Keywords: Economic analysis, impact assessment, Common Agricultural Policy, sugar quota, agricultural trade, competitiveness
    JEL: F14 Q02 Q11 Q18
    Date: 2014–01
  8. By: Aguilar, Arturo; Carranza, Eliana; Goldstein, Markus; Kilic, Talip; Oseni, Gbemisola
    Abstract: This paper employs decomposition methods to analyze differences in agricultural productivity between male and female land managers in Ethiopia. It employs data from the 2011-2012 Ethiopian Rural Socioeconomic Survey. An overall 23.4 percent gender differential in agricultural productivity is estimated at the mean in favor of male land managers, of which 10.1 percentage points are explained by differences in land manager characteristics, land attributes, and unequal access to resources (the endowment effect). The remaining 13.4 percentage points are explained by unequal returns to productive components, but cannot be easily tied to specific covariates. These results are mainly driven by non-married female managers (mainly single and divorced). Married female managers do not display such disadvantages. Further analysis along the productivity distribution reveals that gender differentials are more pronounced at mid-levels of productivity and that the share of the gender gap explained by the endowment effect declines as productivity increases. Detailed decomposition of estimates at selected points of the agricultural productivity distribution provides valuable information for policy intervention purposes.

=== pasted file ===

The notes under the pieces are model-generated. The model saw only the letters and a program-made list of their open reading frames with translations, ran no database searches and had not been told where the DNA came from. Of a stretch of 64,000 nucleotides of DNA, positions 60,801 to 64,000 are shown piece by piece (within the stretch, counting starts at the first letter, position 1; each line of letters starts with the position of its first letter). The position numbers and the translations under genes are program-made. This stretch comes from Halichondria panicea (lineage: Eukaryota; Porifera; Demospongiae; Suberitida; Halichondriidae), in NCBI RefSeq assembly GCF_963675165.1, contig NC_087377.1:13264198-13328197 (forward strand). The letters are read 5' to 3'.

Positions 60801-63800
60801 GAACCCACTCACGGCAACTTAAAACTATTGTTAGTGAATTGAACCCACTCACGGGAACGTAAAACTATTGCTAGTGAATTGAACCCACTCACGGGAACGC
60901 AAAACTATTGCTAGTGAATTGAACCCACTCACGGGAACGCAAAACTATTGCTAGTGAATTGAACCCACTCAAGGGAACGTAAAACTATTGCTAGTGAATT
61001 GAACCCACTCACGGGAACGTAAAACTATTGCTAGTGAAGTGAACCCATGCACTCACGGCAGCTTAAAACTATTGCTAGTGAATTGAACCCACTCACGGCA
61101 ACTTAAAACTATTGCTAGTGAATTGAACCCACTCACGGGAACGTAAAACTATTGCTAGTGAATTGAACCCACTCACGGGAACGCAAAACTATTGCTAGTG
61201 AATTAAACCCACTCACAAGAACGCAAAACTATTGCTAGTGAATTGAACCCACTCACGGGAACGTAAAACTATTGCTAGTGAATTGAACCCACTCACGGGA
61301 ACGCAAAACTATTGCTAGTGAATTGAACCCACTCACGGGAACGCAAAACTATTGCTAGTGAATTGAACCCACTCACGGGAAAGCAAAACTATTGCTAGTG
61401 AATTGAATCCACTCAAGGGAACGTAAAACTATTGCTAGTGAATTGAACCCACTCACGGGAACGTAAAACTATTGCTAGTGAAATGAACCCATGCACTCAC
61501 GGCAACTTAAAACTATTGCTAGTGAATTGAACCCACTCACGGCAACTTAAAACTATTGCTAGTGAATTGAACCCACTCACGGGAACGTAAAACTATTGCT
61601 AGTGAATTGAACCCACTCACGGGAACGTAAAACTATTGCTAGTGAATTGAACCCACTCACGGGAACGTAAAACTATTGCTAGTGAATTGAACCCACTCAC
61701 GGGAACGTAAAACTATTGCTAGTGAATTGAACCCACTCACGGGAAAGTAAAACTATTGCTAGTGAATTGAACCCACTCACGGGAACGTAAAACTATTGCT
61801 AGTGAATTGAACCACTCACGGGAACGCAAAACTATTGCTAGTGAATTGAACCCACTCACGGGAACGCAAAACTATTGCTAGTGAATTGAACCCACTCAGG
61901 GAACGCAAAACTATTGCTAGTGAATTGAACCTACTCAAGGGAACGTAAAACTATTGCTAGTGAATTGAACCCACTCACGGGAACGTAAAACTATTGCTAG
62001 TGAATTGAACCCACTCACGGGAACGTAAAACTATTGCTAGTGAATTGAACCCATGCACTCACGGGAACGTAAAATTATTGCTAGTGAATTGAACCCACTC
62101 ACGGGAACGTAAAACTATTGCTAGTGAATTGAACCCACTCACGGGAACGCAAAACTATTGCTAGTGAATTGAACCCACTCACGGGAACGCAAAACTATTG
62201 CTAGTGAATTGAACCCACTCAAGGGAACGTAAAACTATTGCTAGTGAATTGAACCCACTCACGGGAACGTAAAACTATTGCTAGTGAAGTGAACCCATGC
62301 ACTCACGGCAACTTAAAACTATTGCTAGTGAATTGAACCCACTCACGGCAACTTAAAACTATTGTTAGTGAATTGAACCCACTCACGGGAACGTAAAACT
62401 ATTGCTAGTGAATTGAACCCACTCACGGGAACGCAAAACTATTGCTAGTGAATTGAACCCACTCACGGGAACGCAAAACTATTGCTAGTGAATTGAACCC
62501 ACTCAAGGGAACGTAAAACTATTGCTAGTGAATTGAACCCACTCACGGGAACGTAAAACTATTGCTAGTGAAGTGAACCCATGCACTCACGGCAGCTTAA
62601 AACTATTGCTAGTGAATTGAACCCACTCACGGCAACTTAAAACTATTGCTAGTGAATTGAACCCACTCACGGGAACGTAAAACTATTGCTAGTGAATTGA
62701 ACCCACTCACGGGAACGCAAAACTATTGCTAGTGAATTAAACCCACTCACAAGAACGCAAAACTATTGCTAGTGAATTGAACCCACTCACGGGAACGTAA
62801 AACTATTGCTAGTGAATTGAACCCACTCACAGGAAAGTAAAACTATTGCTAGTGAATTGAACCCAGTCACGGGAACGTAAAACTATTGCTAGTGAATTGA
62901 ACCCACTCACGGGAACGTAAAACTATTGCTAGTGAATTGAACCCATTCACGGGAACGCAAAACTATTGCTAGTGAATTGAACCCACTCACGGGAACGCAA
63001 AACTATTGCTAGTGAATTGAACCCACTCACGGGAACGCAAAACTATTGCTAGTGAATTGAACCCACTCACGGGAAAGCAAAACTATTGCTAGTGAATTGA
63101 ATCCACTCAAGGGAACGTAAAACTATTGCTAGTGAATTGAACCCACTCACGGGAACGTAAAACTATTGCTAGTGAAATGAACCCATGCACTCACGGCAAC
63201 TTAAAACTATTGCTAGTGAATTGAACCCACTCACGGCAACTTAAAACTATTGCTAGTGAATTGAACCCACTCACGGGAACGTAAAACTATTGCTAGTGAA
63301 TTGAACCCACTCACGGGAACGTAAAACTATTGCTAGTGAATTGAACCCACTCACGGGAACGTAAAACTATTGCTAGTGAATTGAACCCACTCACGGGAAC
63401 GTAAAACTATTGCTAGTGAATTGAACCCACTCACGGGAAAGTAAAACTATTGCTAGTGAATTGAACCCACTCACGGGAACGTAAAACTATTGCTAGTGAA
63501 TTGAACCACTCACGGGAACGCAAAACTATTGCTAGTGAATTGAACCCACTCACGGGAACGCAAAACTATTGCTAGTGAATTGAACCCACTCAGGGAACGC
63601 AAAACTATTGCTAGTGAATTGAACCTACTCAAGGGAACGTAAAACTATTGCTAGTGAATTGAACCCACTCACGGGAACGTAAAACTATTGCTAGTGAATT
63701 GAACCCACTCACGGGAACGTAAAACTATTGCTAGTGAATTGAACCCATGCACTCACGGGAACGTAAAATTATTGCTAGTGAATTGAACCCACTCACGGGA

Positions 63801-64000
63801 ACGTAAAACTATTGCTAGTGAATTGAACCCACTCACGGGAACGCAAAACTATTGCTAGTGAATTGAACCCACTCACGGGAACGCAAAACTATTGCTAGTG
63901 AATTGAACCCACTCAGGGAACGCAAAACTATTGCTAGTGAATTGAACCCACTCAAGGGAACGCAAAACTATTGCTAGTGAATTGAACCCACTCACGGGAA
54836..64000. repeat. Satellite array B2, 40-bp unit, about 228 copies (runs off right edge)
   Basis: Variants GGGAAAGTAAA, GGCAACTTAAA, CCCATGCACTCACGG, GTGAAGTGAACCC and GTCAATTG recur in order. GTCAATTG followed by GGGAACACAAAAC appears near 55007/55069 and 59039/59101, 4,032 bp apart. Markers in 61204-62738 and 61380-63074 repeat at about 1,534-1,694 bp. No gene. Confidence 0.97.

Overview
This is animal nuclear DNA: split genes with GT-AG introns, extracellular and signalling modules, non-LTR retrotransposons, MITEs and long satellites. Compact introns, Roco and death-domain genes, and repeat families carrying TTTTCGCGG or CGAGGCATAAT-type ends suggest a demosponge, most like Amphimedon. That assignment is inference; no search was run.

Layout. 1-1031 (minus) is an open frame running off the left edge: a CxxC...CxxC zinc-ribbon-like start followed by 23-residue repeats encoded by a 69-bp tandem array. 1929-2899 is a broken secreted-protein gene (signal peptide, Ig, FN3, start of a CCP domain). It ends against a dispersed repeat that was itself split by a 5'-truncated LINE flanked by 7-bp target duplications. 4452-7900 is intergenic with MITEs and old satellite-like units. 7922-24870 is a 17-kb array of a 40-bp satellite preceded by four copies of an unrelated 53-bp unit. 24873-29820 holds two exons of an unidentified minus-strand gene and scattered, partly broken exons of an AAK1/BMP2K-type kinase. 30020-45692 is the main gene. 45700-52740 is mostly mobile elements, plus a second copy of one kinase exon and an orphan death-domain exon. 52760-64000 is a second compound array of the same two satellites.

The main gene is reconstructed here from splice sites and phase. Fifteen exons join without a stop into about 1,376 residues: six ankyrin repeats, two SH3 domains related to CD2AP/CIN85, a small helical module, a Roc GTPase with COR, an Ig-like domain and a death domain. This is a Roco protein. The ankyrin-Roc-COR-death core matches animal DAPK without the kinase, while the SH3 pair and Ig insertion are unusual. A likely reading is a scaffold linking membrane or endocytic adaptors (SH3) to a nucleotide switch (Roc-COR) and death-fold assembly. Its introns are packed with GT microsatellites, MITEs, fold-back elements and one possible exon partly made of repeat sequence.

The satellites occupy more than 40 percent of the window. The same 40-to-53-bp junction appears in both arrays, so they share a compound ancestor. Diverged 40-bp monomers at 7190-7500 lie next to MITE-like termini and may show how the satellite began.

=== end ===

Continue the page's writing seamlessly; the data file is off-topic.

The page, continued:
Keywords: Rural Development Knowledge&Information Systems,Gender and Development,Housing&Human Habitats,Labor Policies,Gender and Health
    Date: 2014–01–01
  9. By: Renato Colistete; Maria Lucia Lamounier
    Abstract: This article examines the distribution of land ownership in the northeastern part of the state of São Paulo, Brazil, the leading coffee export region in the world during the early twentieth century. Based on a detailed agricultural census, we find a widespread presence of small and medium-size farms, with varied degrees of land concentration across subregions and municipalities. Still, large farms and latifundia controlled most of the productive resources in northeast São Paulo, resulting in high levels of inequality when compared to those of other export regions in South and North America.